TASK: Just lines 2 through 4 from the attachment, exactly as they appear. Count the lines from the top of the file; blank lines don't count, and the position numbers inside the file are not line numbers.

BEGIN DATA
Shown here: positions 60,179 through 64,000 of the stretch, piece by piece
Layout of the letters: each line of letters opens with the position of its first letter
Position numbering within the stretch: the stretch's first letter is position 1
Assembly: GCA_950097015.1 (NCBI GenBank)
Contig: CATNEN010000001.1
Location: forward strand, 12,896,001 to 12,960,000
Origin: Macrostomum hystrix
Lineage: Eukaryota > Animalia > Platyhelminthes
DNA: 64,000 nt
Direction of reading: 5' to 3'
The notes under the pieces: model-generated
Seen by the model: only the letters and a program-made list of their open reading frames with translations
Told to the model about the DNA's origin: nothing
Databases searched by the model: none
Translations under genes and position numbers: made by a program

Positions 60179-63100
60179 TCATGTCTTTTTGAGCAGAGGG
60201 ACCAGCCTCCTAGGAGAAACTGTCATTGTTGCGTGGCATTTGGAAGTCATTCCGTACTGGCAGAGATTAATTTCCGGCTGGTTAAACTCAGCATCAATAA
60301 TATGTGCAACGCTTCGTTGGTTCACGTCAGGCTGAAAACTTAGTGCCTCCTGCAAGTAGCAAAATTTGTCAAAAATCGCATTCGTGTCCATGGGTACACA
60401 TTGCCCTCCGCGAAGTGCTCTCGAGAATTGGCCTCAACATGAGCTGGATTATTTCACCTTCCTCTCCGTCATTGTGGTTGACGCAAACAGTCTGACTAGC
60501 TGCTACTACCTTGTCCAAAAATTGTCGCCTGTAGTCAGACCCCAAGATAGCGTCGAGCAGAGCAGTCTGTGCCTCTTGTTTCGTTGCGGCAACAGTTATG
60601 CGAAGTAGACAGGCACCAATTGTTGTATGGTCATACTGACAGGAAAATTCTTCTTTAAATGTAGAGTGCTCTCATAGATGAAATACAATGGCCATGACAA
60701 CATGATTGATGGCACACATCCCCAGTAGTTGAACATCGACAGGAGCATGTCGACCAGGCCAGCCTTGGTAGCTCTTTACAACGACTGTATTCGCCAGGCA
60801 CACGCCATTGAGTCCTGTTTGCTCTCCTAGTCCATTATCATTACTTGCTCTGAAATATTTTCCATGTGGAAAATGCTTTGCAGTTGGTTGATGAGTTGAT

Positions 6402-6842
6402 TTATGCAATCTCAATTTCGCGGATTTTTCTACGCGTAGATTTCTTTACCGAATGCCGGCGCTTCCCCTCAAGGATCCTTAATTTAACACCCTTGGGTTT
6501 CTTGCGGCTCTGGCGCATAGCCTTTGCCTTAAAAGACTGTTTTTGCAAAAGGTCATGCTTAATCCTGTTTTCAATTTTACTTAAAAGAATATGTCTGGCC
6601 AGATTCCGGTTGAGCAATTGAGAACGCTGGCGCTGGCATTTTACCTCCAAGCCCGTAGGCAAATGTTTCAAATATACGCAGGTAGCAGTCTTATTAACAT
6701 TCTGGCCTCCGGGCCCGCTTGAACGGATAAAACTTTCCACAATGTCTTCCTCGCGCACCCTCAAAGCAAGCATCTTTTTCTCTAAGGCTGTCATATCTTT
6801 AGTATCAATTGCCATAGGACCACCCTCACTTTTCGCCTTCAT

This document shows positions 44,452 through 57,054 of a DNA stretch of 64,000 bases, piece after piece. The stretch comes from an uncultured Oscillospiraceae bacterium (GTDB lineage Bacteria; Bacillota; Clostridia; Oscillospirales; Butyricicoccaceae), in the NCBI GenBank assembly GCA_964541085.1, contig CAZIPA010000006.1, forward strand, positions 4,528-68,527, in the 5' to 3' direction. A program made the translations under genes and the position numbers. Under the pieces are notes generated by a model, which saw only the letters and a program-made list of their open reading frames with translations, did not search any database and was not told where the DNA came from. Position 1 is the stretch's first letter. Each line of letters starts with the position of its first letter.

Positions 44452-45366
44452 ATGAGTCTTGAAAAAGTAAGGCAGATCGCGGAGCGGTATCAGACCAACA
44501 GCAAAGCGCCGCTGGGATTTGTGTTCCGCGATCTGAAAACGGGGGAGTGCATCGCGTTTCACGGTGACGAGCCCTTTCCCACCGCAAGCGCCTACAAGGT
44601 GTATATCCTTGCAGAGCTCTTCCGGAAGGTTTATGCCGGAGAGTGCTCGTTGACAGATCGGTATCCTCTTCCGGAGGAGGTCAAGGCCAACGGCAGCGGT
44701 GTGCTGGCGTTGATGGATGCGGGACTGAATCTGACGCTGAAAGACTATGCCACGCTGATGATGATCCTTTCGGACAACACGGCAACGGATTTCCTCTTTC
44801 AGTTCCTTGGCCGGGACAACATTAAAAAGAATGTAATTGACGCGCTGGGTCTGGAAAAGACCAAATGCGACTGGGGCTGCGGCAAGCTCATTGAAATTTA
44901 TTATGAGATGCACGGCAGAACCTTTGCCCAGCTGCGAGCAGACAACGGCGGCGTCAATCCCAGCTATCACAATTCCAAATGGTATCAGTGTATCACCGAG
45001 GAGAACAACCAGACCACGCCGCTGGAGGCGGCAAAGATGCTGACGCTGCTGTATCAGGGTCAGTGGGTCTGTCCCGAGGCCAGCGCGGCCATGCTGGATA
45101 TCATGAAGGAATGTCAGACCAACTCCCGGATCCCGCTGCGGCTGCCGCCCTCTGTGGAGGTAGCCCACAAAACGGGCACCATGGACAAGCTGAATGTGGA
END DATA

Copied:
Layout of the letters: each line of letters opens with the position of its first letter
Position numbering within the stretch: the stretch's first letter is position 1
Assembly: GCA_950097015.1 (NCBI GenBank)